Fungal toxin found in cereals

Scientists want safety limits to be laid down

By G.S. Mudur in New Delhi
  • Published 21.01.19, 3:01 AM
  • Updated 21.01.19, 9:07 AM
  • 2 mins read
  •  
Zearalenone is a toxin produced by soil fungi and has been known to contaminate cereals during pre-harvest and post-harvest activities. iStock

Government scientists have detected a hormone-disrupting fungal toxin called zearalenone in maize, oats, rice and wheat in India and asked the country’s food authority to set safety limits for the toxin as many other countries have done.

The concentrations of zearalenone in the cereals suggest that many people in India might be ingesting the toxin in amounts significantly higher than the tolerable limits prescribed by the European Union, the scientists have cautioned.

This group of scientists, from the Indian Institute of Toxicology Research in Lucknow, found zearalenone in 70 (60 per cent) of 117 samples of loose unbranded maize, oats, rice and wheat bought from city markets.

Seventeen per cent of the rice samples and 27 per cent of the wheat samples they examined contained zearalenone concentrations exceeding the EU-prescribed limits.

Zearalenone is a toxin produced by soil fungi and has been known to contaminate cereals during pre-harvest and post-harvest activities. Several studies have indicated that zearalenone disrupts the endocrine system, interfering with the normal patterns of hormones.

Some studies over the past two decades have suggested that girls exposed to zearalenone might exhibit early puberty, while others have linked elevated blood levels of zearalenone to mammary gland and prostate tumours.

“We looked at small numbers of samples, but they’re telling us we need to watch out for zearalenone in our cereals,” Mukul Das, a senior toxicologist who led the study, told The Telegraph.

Das and his colleagues have published their findings in the Journal of Food Science. The scientists said that zearalenone is stable at temperatures up to 150°C and accumulates in the gluten fractions of cereals during storage, milling or high-temperature processing.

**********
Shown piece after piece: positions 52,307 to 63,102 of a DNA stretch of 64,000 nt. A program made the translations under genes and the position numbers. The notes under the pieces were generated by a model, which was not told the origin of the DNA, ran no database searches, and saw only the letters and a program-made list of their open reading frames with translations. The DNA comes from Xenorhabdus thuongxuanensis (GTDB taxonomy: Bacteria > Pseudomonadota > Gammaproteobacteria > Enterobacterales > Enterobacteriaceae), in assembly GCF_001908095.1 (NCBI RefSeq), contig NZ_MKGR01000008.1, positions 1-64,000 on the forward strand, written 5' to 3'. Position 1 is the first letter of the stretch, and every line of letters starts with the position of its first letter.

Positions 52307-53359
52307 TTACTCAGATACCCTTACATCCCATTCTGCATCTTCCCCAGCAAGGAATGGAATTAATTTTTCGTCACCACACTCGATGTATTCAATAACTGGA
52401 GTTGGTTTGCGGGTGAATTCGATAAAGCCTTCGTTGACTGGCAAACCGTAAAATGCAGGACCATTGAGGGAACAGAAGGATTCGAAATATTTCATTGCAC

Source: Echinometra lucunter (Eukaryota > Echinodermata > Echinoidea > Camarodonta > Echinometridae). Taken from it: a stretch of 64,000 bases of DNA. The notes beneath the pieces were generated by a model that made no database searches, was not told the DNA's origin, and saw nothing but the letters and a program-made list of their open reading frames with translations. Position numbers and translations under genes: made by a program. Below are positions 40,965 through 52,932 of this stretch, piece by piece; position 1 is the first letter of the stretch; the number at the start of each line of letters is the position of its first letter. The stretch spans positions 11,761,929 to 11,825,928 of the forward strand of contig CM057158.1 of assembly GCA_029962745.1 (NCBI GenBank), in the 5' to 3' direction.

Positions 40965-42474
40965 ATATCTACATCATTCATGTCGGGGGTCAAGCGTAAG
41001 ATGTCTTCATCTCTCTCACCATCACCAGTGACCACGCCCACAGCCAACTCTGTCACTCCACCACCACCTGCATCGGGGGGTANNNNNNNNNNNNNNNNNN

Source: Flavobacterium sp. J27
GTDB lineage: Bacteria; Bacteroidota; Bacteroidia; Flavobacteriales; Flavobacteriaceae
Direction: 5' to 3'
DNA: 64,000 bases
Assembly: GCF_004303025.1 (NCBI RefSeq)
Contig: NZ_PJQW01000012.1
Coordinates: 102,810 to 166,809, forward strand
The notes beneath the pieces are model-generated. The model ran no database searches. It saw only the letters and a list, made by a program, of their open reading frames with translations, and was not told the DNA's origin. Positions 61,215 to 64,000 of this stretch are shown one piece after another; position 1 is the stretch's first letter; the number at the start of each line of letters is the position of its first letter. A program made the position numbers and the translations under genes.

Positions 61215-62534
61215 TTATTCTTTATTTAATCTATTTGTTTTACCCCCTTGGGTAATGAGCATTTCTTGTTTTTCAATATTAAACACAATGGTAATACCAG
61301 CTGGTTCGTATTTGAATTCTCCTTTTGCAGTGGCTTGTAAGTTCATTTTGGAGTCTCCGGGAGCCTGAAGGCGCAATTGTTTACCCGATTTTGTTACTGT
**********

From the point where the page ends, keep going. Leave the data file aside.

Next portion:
“The thermal stability means it may remain intact even after cooking,” Das said.

The scientists combined the zearalenone concentrations they had observed with data on the average daily consumption of rice or wheat across the country from the National Sample Survey Organisation to estimate the probable exposure risk among populations.

Given the concentrations they detected, the study indicates that the average probable daily intake of zearalenone in India is 0.27 microgram per kilo of body weight through rice and 0.30 microgram per kilo body weight through wheat.

The scientists have highlighted that these exposures are higher than the EU’s daily tolerable intake limit of 0.25 microgram per kilo of body weight.

Their calculations show that the probable maximum daily intake of zearalenone based on the maximum concentrations detected is 16 times the EU limit through rice and 7 times the limit through wheat.

“In the absence of regulatory limits, the Indian population is at risk of zearalenone exposure by consuming contaminated cereals,” the scientists said, calling on the regulatory authority to set safety limits.

The Food Safety Standards Authority of India does not have limits for zearalenone. Besides the EU, countries such as China, Japan and South Korea have prescribed permissible limits for the toxin in various foods.